Work in Japan Advice Board
An old Japanese proverb has it that, “Life lasts only 50 years.” (Jinsei wa wazuka goj nen). Now everyone is living longer, and wondering whether Life begins or ends at 50.
Some are even saying that 50 is only half way, 12 noon on a 24 hour day! It is certainly possible to live to be 100. There are estimated to be around 450,000 centenarians living in the world today, and a UN Demographic Survey predicts that by the year 2050, the world will have over 2.2 million centenarians.
Of course the value of a life is not measured merely in the number of years between birth and death, but rather in how we spend the dash in between, an idea immortalized by Linda Ellis in her now world famous poem and song by Kirk Dearman, The Dash. http://www.thedashsong.com/
But if you are going to make the dash to 100, you want it to be a multi-decade marathon filled with happiness and abundance, not misery and pain. The great Jazz composer and pianist Eubie Blake (1887~1983) said, “If I’d known I was going to live this long, I would have taken better care of myself.” There is wisdom in that humor.
Longevity is not a goal, but a process. When you focus too hard on end results, you set yourself up for a major disappointment. Not that you won’t achieve the goal, but that in your single minded pursuit of the goal, you forgot to experience the journey along the way.
Lao Tzu said that the journey of a thousand miles begins with a single step. This is often taken to mean that you need to get started and keep going if you want to reach your goal. But Lao Tzu and the Tao are all about the journey, not about the destination. And the journey is about process, how you live your life.
And if you want a boost in gaining the energy and attitude to live your 100 Year Life Span in a healthy, passionate, and prosperous way, read Dr. Eric Plasker’s The 100 Year Lifestyle, and The 100 Year Lifestyle Workout. Ultimately it is our lifestyle, the choices we make and the processes that we pursue every day which makes everything come out in the end.
A process is any ritual, routine, or repeated behavior which is used to get into the zone of peak performance, as many sports professionals, musicians, speakers, and professionals can tell you.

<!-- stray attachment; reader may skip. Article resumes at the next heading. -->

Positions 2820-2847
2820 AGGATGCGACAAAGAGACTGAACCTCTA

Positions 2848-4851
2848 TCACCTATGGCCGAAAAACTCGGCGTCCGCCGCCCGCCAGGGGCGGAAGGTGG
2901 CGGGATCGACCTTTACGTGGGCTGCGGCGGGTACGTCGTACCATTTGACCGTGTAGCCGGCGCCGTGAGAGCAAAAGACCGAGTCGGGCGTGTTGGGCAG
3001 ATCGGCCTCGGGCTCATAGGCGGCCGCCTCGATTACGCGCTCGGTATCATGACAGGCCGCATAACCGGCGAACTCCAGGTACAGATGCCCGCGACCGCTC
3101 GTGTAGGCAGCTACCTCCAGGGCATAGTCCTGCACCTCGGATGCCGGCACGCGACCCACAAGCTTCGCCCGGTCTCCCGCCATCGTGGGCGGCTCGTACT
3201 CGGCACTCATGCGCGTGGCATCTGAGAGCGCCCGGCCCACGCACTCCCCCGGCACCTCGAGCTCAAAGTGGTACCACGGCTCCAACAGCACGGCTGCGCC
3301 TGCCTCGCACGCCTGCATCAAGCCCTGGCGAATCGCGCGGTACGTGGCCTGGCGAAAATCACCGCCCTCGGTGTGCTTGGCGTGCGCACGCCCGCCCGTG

What is less known is that all forms of repeated behavior act in a similar manner to produce some result over time, though it may be unconscious, unintended, and even detrimental, as in smoking cigarettes, over eating, or leading a sedentary lifestyle.
It is taking that first step that seems to be the hardest, breaking the destructive pattern and replacing it with one which serves you instead of slays you. Psychological and Physiological research has demonstrated that it takes about 21 days to break an old habit, or to make a new one.
There are also lots of traps, pitfalls, and distractions along the way which can thwart your best laid plans, which is why there are so many people who keep company with bad habits for years, even though they know it is self-destructive. Common sense is not common practice.
There is an excellent article which can help you break bad patterns and form good ones, The Habit Change Cheatsheet: 29 Ways to Successfully Ingrain a Behavior, at http://budurl.com/dksp
Benjamin Franklin said that, Your net worth to the world is usually determined by what remains after your bad habits are subtracted from your good ones. That is as good a reason as any to live as if you have a 100 year life span.
People who create a high net worth to the world then leave a legacy which lives far beyond a hundred years.
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William Reed is a renowned author-speaker who coaches physical finesse and flexible focus for a creative career path. A certified Master Trainer in Guerrilla Marketing and 7th-dan in Aikido, he combines practical wisdom of East and West to help you learn personal branding at the Entrepreneurs Creative Edge.